The Janus-face kynurenic acid

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73 Citations (Scopus)


Kynurenic acid is an endogenous product of the tryptophan metabolism. Studies on the mechanism of its action have revealed that kynurenic acid at high concentrations is a competitive antagonist of the N-methyl-d-aspartate receptor and acts as a neuroprotectant in different neurological disorders. This in vitro investigation was designed to show that kynurenic acid acts differently at low concentrations. In vitro electrophysiological examinations on the young rat hippocampus confirmed the well-known finding that kynurenic acid in micromolar concentrations exerts an inhibitory effect. However, in nanomolar concentrations, kynurenic acid does not give rise to inhibition, but in fact facilitates the field excitatory postsynaptic potentials. The results available so far are compatible with the idea that kynurenic acid in the concentration range between a few hundred nanomolar and micromolar displays different effects. Its probable action on different receptors, inducing the different mechanisms, is discussed. The findings strongly suggest the neuromodulatory role of kynurenic acid under both physiological and pathological circumstances.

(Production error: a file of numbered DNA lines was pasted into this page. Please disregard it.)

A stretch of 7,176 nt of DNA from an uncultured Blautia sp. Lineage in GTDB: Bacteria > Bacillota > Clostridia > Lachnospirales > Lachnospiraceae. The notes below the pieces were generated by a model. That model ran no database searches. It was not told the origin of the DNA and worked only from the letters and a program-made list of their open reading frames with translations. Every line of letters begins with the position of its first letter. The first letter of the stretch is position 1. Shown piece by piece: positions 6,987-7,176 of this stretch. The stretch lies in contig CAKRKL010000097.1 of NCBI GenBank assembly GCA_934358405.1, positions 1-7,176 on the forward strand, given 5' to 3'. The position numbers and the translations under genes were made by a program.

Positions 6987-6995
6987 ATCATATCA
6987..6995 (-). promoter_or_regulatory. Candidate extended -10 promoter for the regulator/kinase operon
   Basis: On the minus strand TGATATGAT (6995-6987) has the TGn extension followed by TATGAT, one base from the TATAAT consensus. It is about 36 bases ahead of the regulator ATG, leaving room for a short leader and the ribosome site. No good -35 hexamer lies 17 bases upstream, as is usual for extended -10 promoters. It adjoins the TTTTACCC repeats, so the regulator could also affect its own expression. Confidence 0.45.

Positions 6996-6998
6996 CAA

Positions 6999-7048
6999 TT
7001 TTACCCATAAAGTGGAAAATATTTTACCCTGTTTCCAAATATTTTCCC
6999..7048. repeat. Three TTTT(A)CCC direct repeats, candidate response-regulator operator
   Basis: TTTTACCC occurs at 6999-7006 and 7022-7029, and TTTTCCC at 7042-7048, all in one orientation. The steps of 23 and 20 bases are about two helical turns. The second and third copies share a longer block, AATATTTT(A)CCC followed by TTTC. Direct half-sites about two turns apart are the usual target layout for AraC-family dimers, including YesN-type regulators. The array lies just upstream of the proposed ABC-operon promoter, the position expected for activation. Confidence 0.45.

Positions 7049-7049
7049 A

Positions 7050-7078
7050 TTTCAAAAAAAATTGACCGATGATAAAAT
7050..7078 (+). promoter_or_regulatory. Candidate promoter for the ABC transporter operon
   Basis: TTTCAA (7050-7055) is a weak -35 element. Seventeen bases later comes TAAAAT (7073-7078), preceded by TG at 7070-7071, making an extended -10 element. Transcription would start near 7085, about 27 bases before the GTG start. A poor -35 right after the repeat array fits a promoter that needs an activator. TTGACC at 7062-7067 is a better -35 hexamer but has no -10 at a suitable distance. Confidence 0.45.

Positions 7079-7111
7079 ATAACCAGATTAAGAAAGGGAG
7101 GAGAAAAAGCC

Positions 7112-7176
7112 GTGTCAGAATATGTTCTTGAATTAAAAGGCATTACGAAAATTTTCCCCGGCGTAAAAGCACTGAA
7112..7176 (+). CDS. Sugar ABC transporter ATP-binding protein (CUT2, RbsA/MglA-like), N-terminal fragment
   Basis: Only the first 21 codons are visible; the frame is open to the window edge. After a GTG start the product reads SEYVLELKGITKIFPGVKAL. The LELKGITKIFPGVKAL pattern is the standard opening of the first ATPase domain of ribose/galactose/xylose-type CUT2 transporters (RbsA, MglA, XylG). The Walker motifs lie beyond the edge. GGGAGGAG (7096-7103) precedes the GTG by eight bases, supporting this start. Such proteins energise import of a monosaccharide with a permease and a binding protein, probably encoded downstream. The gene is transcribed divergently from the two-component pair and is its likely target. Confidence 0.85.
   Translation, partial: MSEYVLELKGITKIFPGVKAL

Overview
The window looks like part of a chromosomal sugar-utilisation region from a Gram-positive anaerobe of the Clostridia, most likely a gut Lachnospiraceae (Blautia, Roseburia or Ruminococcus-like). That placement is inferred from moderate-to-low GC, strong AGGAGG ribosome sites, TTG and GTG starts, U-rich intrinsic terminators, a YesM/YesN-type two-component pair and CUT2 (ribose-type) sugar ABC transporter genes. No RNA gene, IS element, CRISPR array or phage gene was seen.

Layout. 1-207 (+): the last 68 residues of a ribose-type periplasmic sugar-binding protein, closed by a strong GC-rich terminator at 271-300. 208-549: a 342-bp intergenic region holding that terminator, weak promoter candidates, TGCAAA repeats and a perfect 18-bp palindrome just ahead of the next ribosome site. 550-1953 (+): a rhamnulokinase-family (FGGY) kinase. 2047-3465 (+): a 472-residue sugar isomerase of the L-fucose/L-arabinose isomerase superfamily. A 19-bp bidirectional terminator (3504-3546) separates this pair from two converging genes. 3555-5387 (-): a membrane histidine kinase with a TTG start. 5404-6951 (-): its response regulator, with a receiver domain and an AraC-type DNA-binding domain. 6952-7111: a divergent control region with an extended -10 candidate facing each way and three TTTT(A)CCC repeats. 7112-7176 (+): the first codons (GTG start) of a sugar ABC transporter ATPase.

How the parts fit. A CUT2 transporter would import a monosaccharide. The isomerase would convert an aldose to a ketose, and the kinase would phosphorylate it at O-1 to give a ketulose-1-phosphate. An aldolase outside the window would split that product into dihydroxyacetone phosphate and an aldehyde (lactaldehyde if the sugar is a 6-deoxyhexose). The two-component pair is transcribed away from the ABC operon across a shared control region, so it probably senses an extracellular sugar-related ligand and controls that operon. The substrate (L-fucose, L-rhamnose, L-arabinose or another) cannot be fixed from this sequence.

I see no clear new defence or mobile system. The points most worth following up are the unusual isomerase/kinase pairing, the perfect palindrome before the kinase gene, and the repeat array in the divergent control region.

Original languageEnglish
Pages (from-to)1087-1091
Number of pages5
JournalJournal of neural transmission
Issue number8
Publication statusPublished - Aug 1 2008


  • Electrophysiology
  • Hippocampus
  • Kynurenic acid
  • NMDA receptor

ASJC Scopus subject areas

  • Neurology
  • Clinical Neurology
  • Psychiatry and Mental health
  • Biological Psychiatry

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